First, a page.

Pakistani women deserve answers on how the government is planning to tackle the toxic mindsets that perpetuate rape culture
Respected Chief Minister!
I am a Pakistani woman, and the working mother of a three-month-old daughter. We have never met or spoken to each other. Nor have we crossed paths. Of course, I have seen you on TV many times when you address people after visiting gatherings or inaugurating new projects. And, I must say that I have always found you a humble gentleman who seems to focus more on his work than publicity; who is an introvert but doesn’t let it be an impediment to his performance.
I understand the past few weeks must have been as challenging for you as they have been for the public due to the horrifying gang-rape of a mother in front of her children on the Lahore-Sialkot motorway. Let me offer my sincere compassion and support for all those in your government who are working with you in trying to transform this country along the lines of the Riyasat-e-Madina.
Good things take time, they say. So while others might have questioned your service delivery, I was somewhat assured that we would be able to live safely, and securely, with the Pakistan Tehreek-e-Insaf in power, and you as the chief minister. But this heinous and barbarous crime, committed against one of my fellow sisters, has rightly shocked the entire nation. It has triggered countrywide outrage and unrest, with people demanding the heads of the rapists. It has now been over two weeks since the events of Sept. 9, but the primary accused remains at-large. My earlier observation about the safety and security of women in this country stands questioned.
This is not the first time I’ve felt like this; when seven-year-old Zainab Ansari was raped and murdered in Kasur, I also felt unsafe. It took me quite a long time to be at peace with myself after that horror. Now, my person is once again at trial with myself. It looks as if we, Pakistan’s women, are not safe anywhere, and, sir, this is a very terrifying feeling.
Can you imagine the lack of trust, humiliation, misery, helplessness, and insecurity we feel being women in this country? And then Lahore CCPO Umar Sheikh came on TV and shifted part of the blame on the victim, reminding us that this is not France. Alas, this is Pakistan.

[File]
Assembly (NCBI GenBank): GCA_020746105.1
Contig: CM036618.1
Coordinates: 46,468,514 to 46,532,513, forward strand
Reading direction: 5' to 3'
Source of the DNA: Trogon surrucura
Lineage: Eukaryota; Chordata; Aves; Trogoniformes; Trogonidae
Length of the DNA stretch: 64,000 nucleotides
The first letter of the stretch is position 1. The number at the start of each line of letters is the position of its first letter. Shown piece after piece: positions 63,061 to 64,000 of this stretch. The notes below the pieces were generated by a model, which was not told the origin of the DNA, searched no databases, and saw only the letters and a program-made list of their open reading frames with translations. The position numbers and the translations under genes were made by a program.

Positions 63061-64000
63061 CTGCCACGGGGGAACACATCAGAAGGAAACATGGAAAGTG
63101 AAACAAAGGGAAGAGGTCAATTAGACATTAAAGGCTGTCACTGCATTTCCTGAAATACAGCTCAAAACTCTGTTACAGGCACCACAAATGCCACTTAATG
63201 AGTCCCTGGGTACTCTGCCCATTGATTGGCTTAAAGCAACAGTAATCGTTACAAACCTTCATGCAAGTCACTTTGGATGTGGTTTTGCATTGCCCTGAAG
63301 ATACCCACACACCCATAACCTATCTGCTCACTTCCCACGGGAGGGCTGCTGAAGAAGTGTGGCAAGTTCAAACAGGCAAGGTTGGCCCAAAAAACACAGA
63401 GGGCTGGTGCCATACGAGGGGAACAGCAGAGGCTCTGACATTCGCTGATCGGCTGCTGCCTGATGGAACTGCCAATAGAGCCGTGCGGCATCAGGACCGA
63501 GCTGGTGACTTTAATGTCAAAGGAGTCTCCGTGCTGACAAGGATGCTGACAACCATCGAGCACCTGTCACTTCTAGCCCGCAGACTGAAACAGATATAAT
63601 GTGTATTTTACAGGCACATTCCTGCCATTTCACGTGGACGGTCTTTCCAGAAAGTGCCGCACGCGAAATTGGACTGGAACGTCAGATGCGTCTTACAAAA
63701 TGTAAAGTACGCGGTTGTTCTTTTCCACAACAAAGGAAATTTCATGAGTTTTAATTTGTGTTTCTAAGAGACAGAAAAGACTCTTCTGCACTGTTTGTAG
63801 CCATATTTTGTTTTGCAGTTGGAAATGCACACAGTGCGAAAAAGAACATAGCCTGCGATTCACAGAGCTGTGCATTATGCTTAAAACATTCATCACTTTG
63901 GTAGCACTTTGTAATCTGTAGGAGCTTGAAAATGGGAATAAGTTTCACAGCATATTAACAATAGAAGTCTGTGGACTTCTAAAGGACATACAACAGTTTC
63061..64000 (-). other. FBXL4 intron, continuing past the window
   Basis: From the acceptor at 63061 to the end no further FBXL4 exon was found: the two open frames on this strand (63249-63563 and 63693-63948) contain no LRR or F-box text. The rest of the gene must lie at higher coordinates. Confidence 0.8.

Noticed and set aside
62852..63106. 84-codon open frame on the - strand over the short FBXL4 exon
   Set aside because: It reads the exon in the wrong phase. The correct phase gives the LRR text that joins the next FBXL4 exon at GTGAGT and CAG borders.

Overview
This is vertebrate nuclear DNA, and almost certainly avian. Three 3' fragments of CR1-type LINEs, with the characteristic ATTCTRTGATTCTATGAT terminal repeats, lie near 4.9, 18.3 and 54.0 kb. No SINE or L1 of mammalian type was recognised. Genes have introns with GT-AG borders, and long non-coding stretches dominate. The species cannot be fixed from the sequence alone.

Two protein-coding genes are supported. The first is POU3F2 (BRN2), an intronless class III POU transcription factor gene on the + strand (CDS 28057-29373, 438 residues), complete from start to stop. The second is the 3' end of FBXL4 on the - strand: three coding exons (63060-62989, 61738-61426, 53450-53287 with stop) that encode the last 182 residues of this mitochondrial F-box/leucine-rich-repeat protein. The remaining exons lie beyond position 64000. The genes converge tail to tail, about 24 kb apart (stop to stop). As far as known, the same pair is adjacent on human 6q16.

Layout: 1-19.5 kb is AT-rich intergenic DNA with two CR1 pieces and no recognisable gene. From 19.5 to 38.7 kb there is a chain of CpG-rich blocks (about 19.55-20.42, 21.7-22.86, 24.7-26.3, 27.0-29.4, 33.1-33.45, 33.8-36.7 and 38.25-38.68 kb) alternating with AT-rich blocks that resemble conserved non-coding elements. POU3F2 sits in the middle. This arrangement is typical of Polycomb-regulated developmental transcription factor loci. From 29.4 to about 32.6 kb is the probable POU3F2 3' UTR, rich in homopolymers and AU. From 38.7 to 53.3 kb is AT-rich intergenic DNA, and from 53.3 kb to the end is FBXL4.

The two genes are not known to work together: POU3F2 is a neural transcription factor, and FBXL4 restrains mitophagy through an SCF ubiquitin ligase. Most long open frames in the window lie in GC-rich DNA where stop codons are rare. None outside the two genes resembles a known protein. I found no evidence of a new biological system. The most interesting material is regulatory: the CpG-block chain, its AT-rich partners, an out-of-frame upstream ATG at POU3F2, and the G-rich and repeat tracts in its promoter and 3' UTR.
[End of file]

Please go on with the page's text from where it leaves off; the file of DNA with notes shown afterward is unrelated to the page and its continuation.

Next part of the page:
I understand heinous crimes such as rape or sexual harassment happen everywhere in the world, unfortunately. But the sort of victim-blaming we see in Pakistan truly distinguishes us from any other country, as the CCPO rightly mentioned.
No woman wants or deserves to live under constant fear. We don’t deserve to pick and choose between our basic liberty to live or to get raped. When I look at my daughter, I feel I am a failure in raising her in a country where being female is looked upon with a pity tinged with disgust; where no place is safe for her or her mother. I feel the time has come to choose my future over my love for this country, an opportunity I didn’t avail in the past despite having the option.
Today, as a Pakistani woman, I no longer want to hear any of those lofty promises about Naya Pakistan. I just want my basic right as a citizen of this country to live with my head held high, and not sit scared in some corner, apprehensive and fearful that if I go out, I will be attacked in front of my children! Why? Because I am a woman and my existence and survival perhaps do entirely depend on how many men accompany me when I walk.
Respected C.M. sir! It’s time for you to understand that this is not just one victim. Today, every female, every daughter of this province feels like a victim, waiting for justice to be served. Please step out and see how the victims are managing to carry on amidst all the uncertainties. We are sitting devastated, feeling miserable, abandoned, and lesser of human beings. We are also apprehensive that anyone could attack us anywhere, anytime, and it won’t change anything on the national horizon.
Today, we want to question where PTI’s vision of Riyasat-e-Madina stands if women are faced with such brutality and bestiality—impermissible in any civilized society. Also, apart from the punishments suggested by Prime Minister Imran Khan, will we ever have a conversation about male-dominated behaviors in our society; how boys need to be raised differently so they know how to respect women—not as their mothers, wives, daughters and sisters—but as women who they happen to cross by in their daily life? When will we start having conclusive discussions with religious scholars such as Maulana Tariq Jamil—whose opinions about women appear to be no different than that of the CCPO—on socio-cultural introspection, addressing the prevalent gender-gap?
Don’t you think that we, Pakistan’s women, have the right to know how seriously this incident has changed—if at all—the course of action, policies, and/or discourse of discussions of our sitting government?
This time, let actions speak louder than words. We live in hope that not only will justice be done, but would also be seen to be done to restore our shattered confidence once more.
Rafique is a publicist and Lahore School of Economics alumni. She tweets at @NabeelaRafique_